We first heard about custom motorcycle manufacturer Angry Lane shortly after they launched their motorcycle and fashion retail shop in Hong Kong. As the only ones doing custom bikes of all types as a full lifestyle brand, they’ve gained quite a cult following among locals and expats alike. We recently had the opportunity to ask co-founder Ben Barras a few questions regarding his passionate undertaking. Take a look below to find out how a few Europeans ended up opening a custom bike and fashion shop in downtown Hong Kong.
How did the idea come about to open a custom bike shop as a full lifestyle brand in Hong Kong?
My brother Guillaume (G) and I have been distributors of motorcycle parts from the Japanese company Easyriders since 2009 and James Dixon, our partner, contacted us for his bike project back in mid 2011. G and I have been in the fashion and graphic design industries for more than 10 years – known as the Barras Brothers – and have always wanted to set up a lifestyle shop/workshop/brand around custom motorcycles.
We talked to James about this idea and he shared the same passion, so we started working on a plan that gave birth to Angry Lane. People’s perception of motorcyclists has changed a lot in the past few years – it’s no longer restricted to these big bearded bikers covered in tattoos or speed freaks fully geared. We come from a surfing/windsurfing/skating/ snowboarding background so riding a bike is more or less about that same feeling of freedom.
So why Hong Kong? Because it’s where we’ve lived for years; it’s also where all the factories are and is the door to the biggest market in the world – China.
How do the Western bikes you guys sell fit into the Eastern landscape?
Hong Kong has always followed Japanese trends so the country started to become aware of the custom motorcycle culture through brands like Neighborhood (which get its inspiration from motorcycles). There is also a local club of guys passionate about the British Cafe Racer culture. They get together, clad in studded leather jackets and aviator caps, and ride with each other like in the UK during the 60s and 70s.
Taiwan is right behind Japan in terms of trends and culture; they have plenty of really good builders, painters, and pinstrippers. Hong Kongers live on a tiny space so they travel a lot and see what’s happening out there.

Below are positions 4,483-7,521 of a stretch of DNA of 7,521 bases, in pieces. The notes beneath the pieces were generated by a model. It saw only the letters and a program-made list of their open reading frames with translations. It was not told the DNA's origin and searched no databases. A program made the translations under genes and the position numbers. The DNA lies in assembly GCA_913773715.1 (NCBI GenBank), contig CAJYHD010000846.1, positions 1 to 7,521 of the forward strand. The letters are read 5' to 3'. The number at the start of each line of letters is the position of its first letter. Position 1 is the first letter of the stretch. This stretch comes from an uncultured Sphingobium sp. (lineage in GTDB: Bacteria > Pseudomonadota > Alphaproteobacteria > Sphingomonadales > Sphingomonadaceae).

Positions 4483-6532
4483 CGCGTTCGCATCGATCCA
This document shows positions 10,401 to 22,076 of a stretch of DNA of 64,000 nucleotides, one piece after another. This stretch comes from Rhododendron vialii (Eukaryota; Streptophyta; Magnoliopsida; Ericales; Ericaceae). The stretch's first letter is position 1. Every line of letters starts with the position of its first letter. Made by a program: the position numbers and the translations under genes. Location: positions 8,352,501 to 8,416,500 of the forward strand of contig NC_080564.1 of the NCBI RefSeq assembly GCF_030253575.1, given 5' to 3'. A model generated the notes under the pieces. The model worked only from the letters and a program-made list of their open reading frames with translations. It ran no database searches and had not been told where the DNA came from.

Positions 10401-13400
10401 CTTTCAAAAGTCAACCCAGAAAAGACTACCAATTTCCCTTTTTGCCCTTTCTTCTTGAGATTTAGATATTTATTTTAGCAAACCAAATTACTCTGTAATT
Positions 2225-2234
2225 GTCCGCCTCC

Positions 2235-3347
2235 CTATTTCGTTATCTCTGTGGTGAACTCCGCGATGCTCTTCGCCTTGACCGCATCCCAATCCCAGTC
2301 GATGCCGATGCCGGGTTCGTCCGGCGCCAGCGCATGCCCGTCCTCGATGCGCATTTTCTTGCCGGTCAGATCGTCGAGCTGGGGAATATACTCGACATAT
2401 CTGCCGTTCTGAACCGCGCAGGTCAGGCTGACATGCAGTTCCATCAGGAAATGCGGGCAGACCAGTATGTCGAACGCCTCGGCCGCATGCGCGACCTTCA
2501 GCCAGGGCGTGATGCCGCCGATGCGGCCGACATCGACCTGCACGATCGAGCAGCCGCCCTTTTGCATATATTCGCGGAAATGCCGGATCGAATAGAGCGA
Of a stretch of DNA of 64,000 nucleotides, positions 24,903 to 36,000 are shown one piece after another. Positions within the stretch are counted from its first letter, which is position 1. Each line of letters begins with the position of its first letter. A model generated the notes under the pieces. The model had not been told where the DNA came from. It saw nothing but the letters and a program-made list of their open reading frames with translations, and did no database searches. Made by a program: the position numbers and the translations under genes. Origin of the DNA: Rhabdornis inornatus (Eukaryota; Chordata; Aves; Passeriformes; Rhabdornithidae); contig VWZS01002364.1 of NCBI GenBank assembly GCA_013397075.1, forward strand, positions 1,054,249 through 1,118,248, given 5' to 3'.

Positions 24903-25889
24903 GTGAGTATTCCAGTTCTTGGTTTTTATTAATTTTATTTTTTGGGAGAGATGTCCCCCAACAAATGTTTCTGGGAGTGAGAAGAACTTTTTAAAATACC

The other crowd is the expats. Lots of them ride Italian motorcycles although tailor-made bikes are becoming more and more popular. We get a lot of attention from them as well as through local papers who want to find cool new things happening out here most people might not know about.
What kind of custom bikes can we expect from Angry Lane? Bobbers, cafe racers, speed bikes?
We are able to work on any bike really. We team up with a British mechanical engineer and fabricator who also races in the Mainland so speed bikes are no mystery to him. Our biggest interest is still more the Cafe Racer and Street Tracker based on Yamaha SRs or Kawa W650s.
Personally, I’ve always been crazy about bobbers and the Japanese style with nothing besides the absolute necessities, narrow, and easy to maneuver in heavy traffic. My ride is a Daytona Triumph from 1973 – we will celebrate its 40th birthday soon! My brother G rides a HD 883cc which has been modified to a 1450cc as a chopper. Our partner James has an SR Cafe – that’s how we met – and our mechanic rides a Ducati.
We’ve also been working on our first collection of tees along with much more which should be available soon!
Are most of your customers based in Hong Kong or in neighboring countries?
Most of our customers right now are expats based in Hong Kong. Locals are just now discovering the idea of riding a personally customized bike, so it looks like we’re in the right place at the right time! The neighboring countries have also started paying attention to us here as the general belief is that we are far behind them which is simply not true. Just an hour ago I got a phone call from the guys at Taiwanese magazine FreeBikers who had seen the Black Needle Triumph and were very interested in knowing the story behind it.
Lastly, where is your favorite place to ride in both Hong Kong and the world at large?
In Hong Kong it’s more about going from the center to the beach as the city is very small and crowded. It’s best to go during the night and head toward the New Territories which are close to the border – there are a few good roads there. Apart from that, we are French and British so I would say riding in our own countries and Europe in general is pretty cool!